robotGEEK'S Review: Halloween 2 (2009)

* This review is based off of the 119 minute Unrated Director's Cut

Directed by: Rob Zombie
Category: Horror

I can't believe I'm saying this, in fact, I never thought I'd even "want" to actually watch this after not being a fan at all of Zombie's first Halloween film, buuuuuuuut.......I really like this film. Call me crazy!

And I know what you're thinking, "what's with all the remakes if you don't like them?". I hear ya. Sometimes I want to punish myself, or hold out hope that there is a solid one out there. I gotta be in the mood though, as was the case with Rob Zombie's Halloween 2. I wanted to see a Halloween film I hadn't seen before, and you know, I dig a Rob Zombie flick from time to time, even if it has to be one of his Halloween films. So let me be clear. I did not want to see this after seeing the first one. His first *Halloween film was just all wrong. I still can't wrap my brain around some of the gawd awful decisions he made making that film. As much as I love the Halloween franchise, and as much as I love Rob Zombie films, I just can't like Rob Zombie's Halloween.

Without turning this into a review of his first Halloween film, I'll just point out a few quick points of interest that ruined that film experience for me.
I dig Zombie's Exploitation style of filmmaking, when it suits the material. But with Halloween, the hand-held shaky-cam stuff just didn't jive well at all. Not when you compare it to Carpenter's fluid and expertly choreographed panavision extreme widescreen compositions in the original. Yet, because Zombie had made 2 films prior to this using his Grindhouse/Exploitation style, he delved right into this one with the same concept, only ruining what could have been a decent horror remake. I hate that shit and it makes me physically sick. Is it that difficult to keep the fucking camera still man? You know what they say don't you? all that shaky-cam/hand-held/quick-edit crap is a device directors use to mask the fact that they do not possess any talent behind the camera. Is that really the road you want to go down? I surely hope not. Not sure why he feels the need to make so many of his characters back country hillbillies, but when you include that into the Michael Myers/Halloween lore, it's getting pretty old.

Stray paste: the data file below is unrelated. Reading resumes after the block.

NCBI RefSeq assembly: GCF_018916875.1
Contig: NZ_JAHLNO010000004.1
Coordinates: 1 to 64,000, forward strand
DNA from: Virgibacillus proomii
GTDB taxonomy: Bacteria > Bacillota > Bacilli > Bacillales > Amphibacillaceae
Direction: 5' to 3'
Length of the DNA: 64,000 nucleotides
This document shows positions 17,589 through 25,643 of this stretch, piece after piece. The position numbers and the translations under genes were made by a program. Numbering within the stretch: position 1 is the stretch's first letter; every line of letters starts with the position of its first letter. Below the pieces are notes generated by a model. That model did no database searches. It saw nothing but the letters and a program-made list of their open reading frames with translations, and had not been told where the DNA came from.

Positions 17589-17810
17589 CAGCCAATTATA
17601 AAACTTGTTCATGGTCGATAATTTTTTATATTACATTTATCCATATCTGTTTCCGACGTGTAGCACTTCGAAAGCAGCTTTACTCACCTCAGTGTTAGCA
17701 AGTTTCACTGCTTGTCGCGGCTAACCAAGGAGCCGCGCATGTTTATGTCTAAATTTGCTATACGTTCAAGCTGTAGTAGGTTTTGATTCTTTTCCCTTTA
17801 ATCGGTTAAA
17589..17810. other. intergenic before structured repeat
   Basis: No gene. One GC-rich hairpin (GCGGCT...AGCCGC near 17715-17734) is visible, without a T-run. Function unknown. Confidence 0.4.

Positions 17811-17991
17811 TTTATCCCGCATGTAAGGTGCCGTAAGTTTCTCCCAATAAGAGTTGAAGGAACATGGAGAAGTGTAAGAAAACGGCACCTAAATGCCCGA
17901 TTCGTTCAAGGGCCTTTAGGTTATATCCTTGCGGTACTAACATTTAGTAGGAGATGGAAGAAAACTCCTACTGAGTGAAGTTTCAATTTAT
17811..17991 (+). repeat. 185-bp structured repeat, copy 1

But that's not to say that Halloween is not without it's pluses. It certainly has them, but I'll get into that when I decide to do a review of it sometime. For now, I just want to make my point across that he seriously missed the mark with that one. Halloween should have and could have been the start of a fucking fruitful and profitable franchise for Zombie, but alas, with certain key decisions he made it was a missed opportunity.

Which is why I'm more than happy to say that for the most part, for me anyway, he's almost completely redeemed himself with this sequel 2 years later. Holy shit. It's almost like somebody else had made this. As I was watching the first 20 minutes unfold in the hospital, I'm thinking to myself "Now this is the Halloween film I wanted to see!". He's done away with the hand-held shaky-cam stuff, and has amped up the carnage considerably. What writer/director/producer Rob Zombie has done here is spin the franchise on it's head and going a slightly different direction than with the first one. I'm not sure if that has anything to do with the reaction he got from the first film, or if he was already stylistically leaning more towards this visual style because Halloween 2 seems to bridge the gap in two tonally different visual styles he used in Halloween in 2007, and then with The Lords of Salem in 2012. Immediately with this film you see a huge difference. He's taken the time to set up some really killer shots, and though he does revert back to his signature hand-held style from time to time, it's  minimal.

I don't think I've mentioned it yet, but I think the casting of Tyler Mane as Myers was just brilliant. The guy just fits the role so perfectly. And I can say the same thing about Malcolm McDowell. If there was ever any other actor perfect for taking over the role of Dr. Loomis that Donald Pleasance made so iconic, it's him. And overall, the rest of the cast was pretty good. I always enjoy seeing Danielle Harris up on the big screen and always enjoy the cult and character actors he peppers his films with. Sherri Moon Zombie returns, but only for the trippy sequences, so her role is very minimal...thankfully. Look, I think she can be a good actress, and her work in The Lords of Salem is a huge step in that direction, but she's just not there yet, but she could be. One actor I did have a problem with was, amazingly, the lead actress Scout-Taylor Compton, who plays Laurie Strode. I found her to be incredibly annoying. I don't know if it's because of her age, or the constant crying and unintelligible yelling, but she got on my nerves pretty quick. Though, I did like the material she had to work with. Clearly Zombie was really trying to give his lead actress some moments to shine and to show a wide range of emotions that shift as the film progresses, but her delivery ruins what could have been some great dramatic scenes.